PRESS MEETING: Huang Qifan, mayor of southwest China's Chongqing Municipality and deputy to the Fourth Session of the 11th National People's Congress, speaks to journalists in Beijing on March 4 (JIANG XIAOYING)
Low- and middle-class citizens might have a better shot at nailing down their dream home in southwest China's Chongqing Municipality. The municipality formally launched a pilot property tax project by imposing a property tax on commercial villas and individual high-end houses on January 28.
"The property tax project is designed to help low- and middle-class citizens find affordable houses to live in," said Huang Qifan, Mayor of Chongqing and deputy to the 11th National People's Congress (NPC), the country's top legislature, at a recent press conference in Beijing.
Property taxes are targeted
According to the project, Chongqing set its property tax rate at 0.5-1.2 percent. It will tax all villas as well as new apartments priced at least two times the average price of all new homes in the city.
Annual tax rates are 0.5 percent of the transaction prices for villas and apartments priced less than three times the average price; 1 percent for those priced three to four times the average; and 1.2 percent for those priced more than four times the average.
For families, the first 180 square meters of villas and the first 100 square meters of high-end apartments are exempt from tax. For non-permanent residents who don't work or run companies in Chongqing, second homes will be taxed at 0.5 percent regardless of the price.
The project, in Huang's eyes, will make a difference in many ways. Firstly, it will help return fairness to China's housing market, as the new taxes will aim at bringing down the staggeringly high cost of high-end homes; in the meantime, the tax income derived from the sales of those homes will be invested in the construction of low-income housing.
Secondly, it will change real estate investment trends. The taxes will increase the cost of holding or trading property, which will eventually persuade investors to look for new ways to invest. Finally, Huang added that the implementation of the new property taxes will improve China's taxation system as a whole.
The Chongqing tax project indicates that China may continue to improve its taxation system in the future, Huang noted.
However, Huang also asked people not to pin their hopes for lower housing prices on the new tax project alone.
"Housing prices are decided by supply, the proportion of investments being made to the number of houses being built, and the Central Government's monetary policies and taxation," he said. "Property tax is one of the taxes related to real estate, so it will not necessarily address all of the problems in China's real estate industry."
Some Chongqing residents expressed concern about the new taxes eventually being pushed on those living in middle- and low-income housing projects, but Huang promised that the new taxes will only be applied to high-end homes.
Real property may be next
The determination of the Central Government to bring housing prices under control this year will have a great impact on the revenue from land in Chongqing. Nearly 45 percent of the municipality's total revenue came from real land sales in 2010. Chongqing's taxes will bring in 40 percent more income for the municipality in just the first two months of this year than they did during the same period last year, according to Huang. The total tax income for 2011 is expected to increase by over 30 percent.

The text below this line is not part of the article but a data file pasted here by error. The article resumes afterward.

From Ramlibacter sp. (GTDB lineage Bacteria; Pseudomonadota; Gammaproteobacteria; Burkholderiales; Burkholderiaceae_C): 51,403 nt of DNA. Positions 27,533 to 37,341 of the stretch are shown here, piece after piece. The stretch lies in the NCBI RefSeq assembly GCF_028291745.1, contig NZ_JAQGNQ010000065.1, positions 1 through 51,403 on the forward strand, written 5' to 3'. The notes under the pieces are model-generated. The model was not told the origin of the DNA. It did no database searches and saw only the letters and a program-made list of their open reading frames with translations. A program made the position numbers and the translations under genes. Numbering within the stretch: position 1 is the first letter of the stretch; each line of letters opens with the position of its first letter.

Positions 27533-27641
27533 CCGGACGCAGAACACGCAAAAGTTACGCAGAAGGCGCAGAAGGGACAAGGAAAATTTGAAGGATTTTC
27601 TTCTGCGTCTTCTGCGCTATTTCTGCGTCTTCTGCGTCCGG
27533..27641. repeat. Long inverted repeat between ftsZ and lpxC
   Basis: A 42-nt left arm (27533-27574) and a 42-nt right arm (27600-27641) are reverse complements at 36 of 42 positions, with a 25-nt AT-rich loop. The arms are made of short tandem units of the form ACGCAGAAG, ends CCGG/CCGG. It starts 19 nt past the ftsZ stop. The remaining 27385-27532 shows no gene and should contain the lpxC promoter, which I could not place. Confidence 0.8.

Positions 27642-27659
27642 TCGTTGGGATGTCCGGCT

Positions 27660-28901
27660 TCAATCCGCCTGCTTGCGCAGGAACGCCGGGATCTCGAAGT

However, Huang isn't afraid of the impact that the new taxes will have on real property revenues. "The local government increases the cost of land and brings in a lot of money in just a few years, but this won't be good for the long-term development of the city's economy," he said.
In contrast, Huang believes that the city's economy will skyrocket if real property costs drop, because lower costs will allow more laborers to live and work in the city.
"If house prices become more reasonable and public apartments are made available for migrant workers, this will create great wealth for Chongqing despite the current labor shortage," said Huang. He added that regulations concerning property prices will help to improve the city's investment environment, adjust its economic structure and allow the city's economy to develop in a stronger and healthier way.
Public housing looks promising
The recent reform of urban hukou (permanent residence certificate) registration has resulted in large numbers of rural citizens moving to Chongqing, creating housing difficulties for these new arrivals.
According to Huang, public apartments which are intended for low-income families should enjoy fewer taxes and fees to keep them affordable. "This is what a government should do, and what the Central Government requires us to do," Huang said.
Huang added that capital resources for the construction of these public apartments should come partly from government appropriations and social security funds. Loans from banks and insurance companies should also have a hand in supporting the construction of these facilities. "This kind of capital collection is part of every market economy, and could be promoted widely," he said.
The problems of repaying these loans may be solved by collecting rent, earning profits through trade-related service facilities built into the apartment buildings, and the actual sale of the apartments, according to Huang.
"This kind of investment and collection is workable, I believe," Huang said.